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Well i am sending pictures the first picture is of the tank 1 month after setup. The second picture is 2 months after setup (now).

You will see in the first picture the large green algee problem. I have done about 70 gal of water changes in small amounts over the past month.

Now in the second picture you will notice a red something maybe algee problem maybe not a problem I don't know. it is really a pretty color, but I don't know about it. very low on the glass has the red color, and also on the sand. There is also some on the live rock, but not very much on the rocks.

Water Quality just tested

PH 8.0
Nitrites 0
Amonia .25
Nitrates 20

Now this is interesting to me I asked my LFS they said that I am doing water changes to often. I didn't ask about the red color. They said that is why the amonia is there and why the nitrates are not brakeing down. I don't know about that but well what do you think

I was doing about 8 gal 3 times / week for that month in a 90 gal tank.



1. about the red color
2. about doing to maywater changes
3. do I stay on the same water changing schedual do I cut back?
 

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I would plan on large water changes once a week. Like 50% if possible. I'd look into getting a stream pump instead of the MJ's. I used to preach Tunze, still do and then Seio, however things have changed. I now am really excited to say that Hydor makes a new pump ready to go out of the box for less then $50. It is called the Koralia. It is a stream pump that includes magnet mounts. The Tunze nanostreams have been getting some seriously good reviews, a decent price but availability sucks. There is a huge waiting list as they are that nice. At this point the Hydor units look a little better then the Seio's as the Seio's have a huge mount. MJ's don't make good flow in a tank. It is to direct. stream, or prop, pumps have a huge outlet and even though they can move thousands of gallons an hour, they do it gently. I'm curreently having a similar problem. I run almost 3,400gph through my 75g, but as my corals have begun outgrowing the tank they block the flow. Their branches are getting in the way and I'm getting some patches of algae at the bases of each coral.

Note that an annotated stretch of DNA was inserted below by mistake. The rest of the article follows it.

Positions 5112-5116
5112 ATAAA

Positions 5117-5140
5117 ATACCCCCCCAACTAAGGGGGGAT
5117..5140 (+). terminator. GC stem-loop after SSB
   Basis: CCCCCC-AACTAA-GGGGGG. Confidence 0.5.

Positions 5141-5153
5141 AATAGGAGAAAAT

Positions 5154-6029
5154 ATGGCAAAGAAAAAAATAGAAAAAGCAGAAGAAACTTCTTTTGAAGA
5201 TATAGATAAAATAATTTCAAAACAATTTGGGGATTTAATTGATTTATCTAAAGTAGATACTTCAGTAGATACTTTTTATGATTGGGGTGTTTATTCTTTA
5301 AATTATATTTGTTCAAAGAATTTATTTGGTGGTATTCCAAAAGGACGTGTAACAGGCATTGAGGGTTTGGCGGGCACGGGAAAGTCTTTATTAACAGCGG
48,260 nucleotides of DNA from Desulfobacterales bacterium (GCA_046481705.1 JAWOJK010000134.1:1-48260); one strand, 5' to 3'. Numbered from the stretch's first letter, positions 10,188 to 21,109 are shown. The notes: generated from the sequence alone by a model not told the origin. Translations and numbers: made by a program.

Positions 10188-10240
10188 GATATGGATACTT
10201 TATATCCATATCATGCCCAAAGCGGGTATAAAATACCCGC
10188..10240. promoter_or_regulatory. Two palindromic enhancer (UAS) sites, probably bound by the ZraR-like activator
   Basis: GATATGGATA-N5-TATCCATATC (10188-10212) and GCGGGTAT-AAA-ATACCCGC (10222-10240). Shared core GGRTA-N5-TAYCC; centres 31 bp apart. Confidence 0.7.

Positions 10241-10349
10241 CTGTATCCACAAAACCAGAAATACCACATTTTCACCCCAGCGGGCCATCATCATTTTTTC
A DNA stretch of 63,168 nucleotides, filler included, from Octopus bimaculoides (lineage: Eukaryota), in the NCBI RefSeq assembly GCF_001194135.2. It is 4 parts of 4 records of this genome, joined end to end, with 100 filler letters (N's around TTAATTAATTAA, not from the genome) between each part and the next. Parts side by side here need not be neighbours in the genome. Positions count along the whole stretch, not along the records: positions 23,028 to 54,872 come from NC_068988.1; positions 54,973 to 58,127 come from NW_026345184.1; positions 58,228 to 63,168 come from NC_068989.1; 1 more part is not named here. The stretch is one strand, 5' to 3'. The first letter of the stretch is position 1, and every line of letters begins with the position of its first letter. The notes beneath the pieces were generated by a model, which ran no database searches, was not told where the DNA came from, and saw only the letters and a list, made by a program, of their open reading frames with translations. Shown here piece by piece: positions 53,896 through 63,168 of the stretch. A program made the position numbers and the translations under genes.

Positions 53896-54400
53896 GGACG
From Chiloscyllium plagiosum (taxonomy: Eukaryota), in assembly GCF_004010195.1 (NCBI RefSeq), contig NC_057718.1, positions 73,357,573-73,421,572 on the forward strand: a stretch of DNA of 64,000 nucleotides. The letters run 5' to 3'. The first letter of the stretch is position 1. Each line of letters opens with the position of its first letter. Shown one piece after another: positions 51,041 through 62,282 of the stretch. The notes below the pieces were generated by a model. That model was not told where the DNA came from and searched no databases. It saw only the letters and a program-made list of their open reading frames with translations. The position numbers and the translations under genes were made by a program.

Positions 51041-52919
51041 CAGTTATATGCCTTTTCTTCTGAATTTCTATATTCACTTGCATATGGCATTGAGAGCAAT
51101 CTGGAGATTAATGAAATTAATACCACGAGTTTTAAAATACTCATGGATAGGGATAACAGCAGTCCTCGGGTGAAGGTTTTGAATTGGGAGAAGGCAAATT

Things that will help. A phosban reactor or 2. Stop feeding the tank all together. Water changes. A good skimmer. Disposable amounts of carbon. Carbon is exhausted quickly but could be used to help quickly rid the system of unwanted nutrients. Run a phosban reactor with some ROWAphos in it and another reactor with some carbon in it and a bag of Purigen. Pull the carbon reactor out every 3 days and toss the carbon out and replace it. The Purigen is good for about a month and then can be recharged and reused. A heavier skimmer or your skimmer run "wet" will also help.
 

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Water changes alone wont do it. If you leave any cyano in the tank it will come back. While doing water changes get a few power heads to get circulation in the tank. I wouldnt recommend that big of one do them over a week. You could stress you tank by doing such a large water change.
 

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Yourself.